The Super Acellular Dermal Matrix will take me from o 0 to (_) (_)!
!!! (_) (_) !!!!!
Cool! I’m in.
Surgery is tomorrow.
But, at this 11th hour, I have just one more question (because, of course I do).
“Is the cellular dermal matrix man-made or porcine?” I don’t get an immediate answer. I do what I always do when I’m uncomfortable. I joke.  “Cadaver?”

Yes, Ma’am. Cadaver.

Whoah. And Wow.
Cadaver boob sacs?!

So, of course, on this night before surgery, I am plunging down a rabbit hole with some follow-up questions about cadaver boob bags:

• If my perked up bosom is subsequently pumped-up and possessed by a naughty cadaver boob bag spirit who is itching for the wild life, where can I get a “My Titties Made Me Do It” tee?

• Will my phantom boob pain actually be phantom phantom boob pain?

• When my doctor makes the foobies “eyeball ready,” is it acceptable to get eyeballs tattooed on them instead of nipples? That way I can say things like “Eyes down here,” instead of the typical “Eyes up here!” And in that case, will a little part of the phantom tit sac peer back? Can I teach it to wink? Then if haters refer to my bespectacled self as “Four Eyes,” can confidently flash them and let it be known that “we” prefer to be called “Six Eyes?” Will the boob bag ghosts silently giggle or roll their eyes?

• Would the DMV get more people to sign-up as organ/tissue donors if they knew their inner hides could live a second life swaddling soft ta-tas all cuddled up next to a nice warm heart?

• Will “my Matrix” be “The Matrix?” Will Morpheus pay me visits?

Enough with the fantastical thinking. This is serious shit. So, I ask you one last question. If I hear anyone- ANYONE- ever again refer to a multi-step, multi-surgery breast reconstruction as an easy “Free Boob Job,” do I have your permission to slap them with my new cadaver sac cold-as-ice, but oh-so-nice pieced together titties?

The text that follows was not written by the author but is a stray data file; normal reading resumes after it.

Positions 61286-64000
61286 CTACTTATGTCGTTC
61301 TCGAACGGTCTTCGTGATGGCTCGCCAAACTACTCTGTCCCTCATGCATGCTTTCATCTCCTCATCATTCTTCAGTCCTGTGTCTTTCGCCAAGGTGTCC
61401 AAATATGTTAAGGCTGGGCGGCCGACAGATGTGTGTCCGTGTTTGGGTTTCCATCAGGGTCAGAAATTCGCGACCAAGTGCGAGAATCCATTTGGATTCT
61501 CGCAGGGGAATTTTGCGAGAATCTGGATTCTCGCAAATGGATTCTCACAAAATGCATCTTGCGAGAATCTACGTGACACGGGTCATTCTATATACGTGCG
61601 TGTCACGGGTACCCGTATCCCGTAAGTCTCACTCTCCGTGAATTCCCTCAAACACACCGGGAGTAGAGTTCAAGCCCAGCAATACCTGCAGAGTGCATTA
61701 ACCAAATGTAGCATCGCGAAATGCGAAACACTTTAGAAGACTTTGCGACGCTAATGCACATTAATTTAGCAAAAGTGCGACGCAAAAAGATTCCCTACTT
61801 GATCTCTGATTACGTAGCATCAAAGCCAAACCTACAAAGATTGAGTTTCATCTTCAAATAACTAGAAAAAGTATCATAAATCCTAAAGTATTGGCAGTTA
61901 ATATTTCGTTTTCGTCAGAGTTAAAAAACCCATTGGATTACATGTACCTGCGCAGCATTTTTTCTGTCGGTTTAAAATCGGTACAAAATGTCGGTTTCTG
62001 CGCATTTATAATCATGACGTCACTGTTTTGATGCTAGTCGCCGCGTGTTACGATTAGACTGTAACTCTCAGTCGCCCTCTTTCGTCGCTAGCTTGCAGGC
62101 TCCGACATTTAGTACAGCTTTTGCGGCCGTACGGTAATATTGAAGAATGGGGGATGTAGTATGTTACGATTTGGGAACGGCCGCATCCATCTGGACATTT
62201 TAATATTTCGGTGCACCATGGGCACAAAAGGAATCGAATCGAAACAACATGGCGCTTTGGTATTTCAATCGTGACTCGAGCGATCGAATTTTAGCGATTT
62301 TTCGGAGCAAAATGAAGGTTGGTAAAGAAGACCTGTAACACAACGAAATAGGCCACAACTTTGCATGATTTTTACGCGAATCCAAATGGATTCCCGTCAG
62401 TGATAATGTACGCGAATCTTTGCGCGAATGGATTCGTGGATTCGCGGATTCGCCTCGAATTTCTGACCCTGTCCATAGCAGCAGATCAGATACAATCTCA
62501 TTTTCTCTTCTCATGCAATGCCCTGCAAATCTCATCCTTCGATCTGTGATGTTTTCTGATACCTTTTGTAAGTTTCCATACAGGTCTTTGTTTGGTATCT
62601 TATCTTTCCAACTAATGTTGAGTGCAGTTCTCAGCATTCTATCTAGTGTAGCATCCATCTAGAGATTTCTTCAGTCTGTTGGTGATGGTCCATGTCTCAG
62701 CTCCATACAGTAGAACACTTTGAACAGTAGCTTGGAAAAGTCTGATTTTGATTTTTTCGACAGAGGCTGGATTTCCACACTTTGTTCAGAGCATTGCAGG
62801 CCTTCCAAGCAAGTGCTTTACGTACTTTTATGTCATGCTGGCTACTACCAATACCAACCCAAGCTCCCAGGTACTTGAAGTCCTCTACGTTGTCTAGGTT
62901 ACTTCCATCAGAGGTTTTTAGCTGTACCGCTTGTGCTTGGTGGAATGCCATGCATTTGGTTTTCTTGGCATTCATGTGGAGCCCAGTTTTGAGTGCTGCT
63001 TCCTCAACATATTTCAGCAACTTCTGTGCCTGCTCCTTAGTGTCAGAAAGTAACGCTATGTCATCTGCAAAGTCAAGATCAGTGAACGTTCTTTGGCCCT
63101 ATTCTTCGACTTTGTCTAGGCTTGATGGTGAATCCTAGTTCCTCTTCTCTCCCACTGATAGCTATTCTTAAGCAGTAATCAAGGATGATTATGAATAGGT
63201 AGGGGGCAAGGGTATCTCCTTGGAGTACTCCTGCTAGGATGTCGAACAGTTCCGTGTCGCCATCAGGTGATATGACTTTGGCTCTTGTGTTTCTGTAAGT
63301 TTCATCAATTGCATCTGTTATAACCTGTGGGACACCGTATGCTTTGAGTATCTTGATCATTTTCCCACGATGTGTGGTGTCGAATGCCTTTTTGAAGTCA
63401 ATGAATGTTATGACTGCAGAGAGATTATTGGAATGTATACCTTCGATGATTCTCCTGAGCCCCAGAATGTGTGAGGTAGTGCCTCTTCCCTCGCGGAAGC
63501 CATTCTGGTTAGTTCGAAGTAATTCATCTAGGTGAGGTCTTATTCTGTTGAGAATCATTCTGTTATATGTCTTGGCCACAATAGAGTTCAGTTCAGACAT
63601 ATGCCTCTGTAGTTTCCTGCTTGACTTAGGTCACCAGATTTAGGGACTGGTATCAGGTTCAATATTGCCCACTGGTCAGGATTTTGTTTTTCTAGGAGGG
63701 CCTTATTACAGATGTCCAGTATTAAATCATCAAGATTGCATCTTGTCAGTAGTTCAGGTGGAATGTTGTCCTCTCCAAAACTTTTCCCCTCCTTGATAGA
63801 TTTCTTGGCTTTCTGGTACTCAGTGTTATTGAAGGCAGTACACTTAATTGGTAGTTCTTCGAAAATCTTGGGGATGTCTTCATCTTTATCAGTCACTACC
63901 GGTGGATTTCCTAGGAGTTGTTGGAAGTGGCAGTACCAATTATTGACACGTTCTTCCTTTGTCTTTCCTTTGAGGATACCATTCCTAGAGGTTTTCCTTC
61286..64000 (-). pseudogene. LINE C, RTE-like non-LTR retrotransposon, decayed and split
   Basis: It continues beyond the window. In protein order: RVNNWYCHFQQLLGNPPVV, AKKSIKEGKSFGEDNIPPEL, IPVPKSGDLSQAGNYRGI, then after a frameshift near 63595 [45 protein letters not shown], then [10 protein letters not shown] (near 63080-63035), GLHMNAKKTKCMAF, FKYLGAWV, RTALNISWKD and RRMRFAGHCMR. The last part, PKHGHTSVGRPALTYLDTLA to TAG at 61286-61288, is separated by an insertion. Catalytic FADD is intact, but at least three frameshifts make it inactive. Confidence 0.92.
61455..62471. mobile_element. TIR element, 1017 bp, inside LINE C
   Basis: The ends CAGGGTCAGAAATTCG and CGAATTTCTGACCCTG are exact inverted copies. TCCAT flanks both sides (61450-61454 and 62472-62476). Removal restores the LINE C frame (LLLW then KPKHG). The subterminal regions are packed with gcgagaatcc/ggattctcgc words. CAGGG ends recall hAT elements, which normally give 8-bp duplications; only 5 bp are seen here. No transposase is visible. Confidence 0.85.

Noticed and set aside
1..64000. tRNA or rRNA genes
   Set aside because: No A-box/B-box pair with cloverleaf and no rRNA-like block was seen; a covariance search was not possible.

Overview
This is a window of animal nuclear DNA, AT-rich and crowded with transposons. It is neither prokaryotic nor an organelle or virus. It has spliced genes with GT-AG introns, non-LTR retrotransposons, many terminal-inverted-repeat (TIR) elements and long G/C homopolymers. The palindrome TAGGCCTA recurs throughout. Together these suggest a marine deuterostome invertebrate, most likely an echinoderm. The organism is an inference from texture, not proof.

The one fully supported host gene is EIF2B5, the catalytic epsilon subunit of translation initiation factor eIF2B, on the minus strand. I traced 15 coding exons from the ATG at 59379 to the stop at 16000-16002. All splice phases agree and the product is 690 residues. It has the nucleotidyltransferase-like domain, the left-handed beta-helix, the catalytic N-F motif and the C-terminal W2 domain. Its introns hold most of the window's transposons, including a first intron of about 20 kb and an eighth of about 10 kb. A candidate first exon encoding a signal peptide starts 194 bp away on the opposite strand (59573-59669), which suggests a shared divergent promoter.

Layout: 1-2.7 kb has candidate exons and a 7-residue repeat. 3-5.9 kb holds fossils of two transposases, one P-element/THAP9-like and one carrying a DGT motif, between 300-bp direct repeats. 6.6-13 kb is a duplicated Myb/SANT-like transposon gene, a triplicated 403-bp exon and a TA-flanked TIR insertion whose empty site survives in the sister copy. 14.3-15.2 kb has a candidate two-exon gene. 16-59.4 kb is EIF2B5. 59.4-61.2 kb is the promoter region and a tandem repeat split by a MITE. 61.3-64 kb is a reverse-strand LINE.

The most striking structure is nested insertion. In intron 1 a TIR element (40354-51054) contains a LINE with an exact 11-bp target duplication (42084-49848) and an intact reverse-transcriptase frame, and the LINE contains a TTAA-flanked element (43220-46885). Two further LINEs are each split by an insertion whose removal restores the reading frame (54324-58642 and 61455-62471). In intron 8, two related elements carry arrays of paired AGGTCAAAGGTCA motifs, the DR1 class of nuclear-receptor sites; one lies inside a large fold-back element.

Because this breast reconstruction is so much more than that…

On a serious note, organ donors save 10’s of thousands of lives each year and tissue donors help to enrich the quality of life of many others. One donor can save eight lives according to  And, about 2.5 million people in the U.S. receive tissue transplants each year (corneas, heart valves, skin, joints, and more), according to Donate Life America.  One human body donated to science can potentially physically help more than 75 people and educate, and therefore aid, even more. People in many disciplines make discoveries that improve our quality of life by way of body donations- from disease treatment and research to helping law enforcement solve crimes by watching remains decay on a body farm. Just like breast reconstruction in tandem with breast cancer treatment is not for all, organ/body donation is not everyone’s cup of zombie tea. However, if the idea puts a gleam in your totally donate-able cornea, investigate it. It is a beautiful way to give. I, for one, am grateful for the loving souls, who help many of us thrive.



Krista's spirit animal is a Mountain Feist Pomeranian mix with a touch of capuchin and sidewalking crab. She is often found exercising, gardening, cooking or wandering while mentally working through writings. She makes excuses to dig in the dirt, figuratively and literally. But appreciates the sterility of the sparkling clean exercise studio where she has led fitness classes for two decades. She has degrees in cultural anthropology and puts those to good use by being human and writing about it. She believes good stories help create honest relationships and loves to hear what's up. A mother to three sons who are entering late teenhood and early manhood, she realizes homeostasis requires constant change and she is cool with that.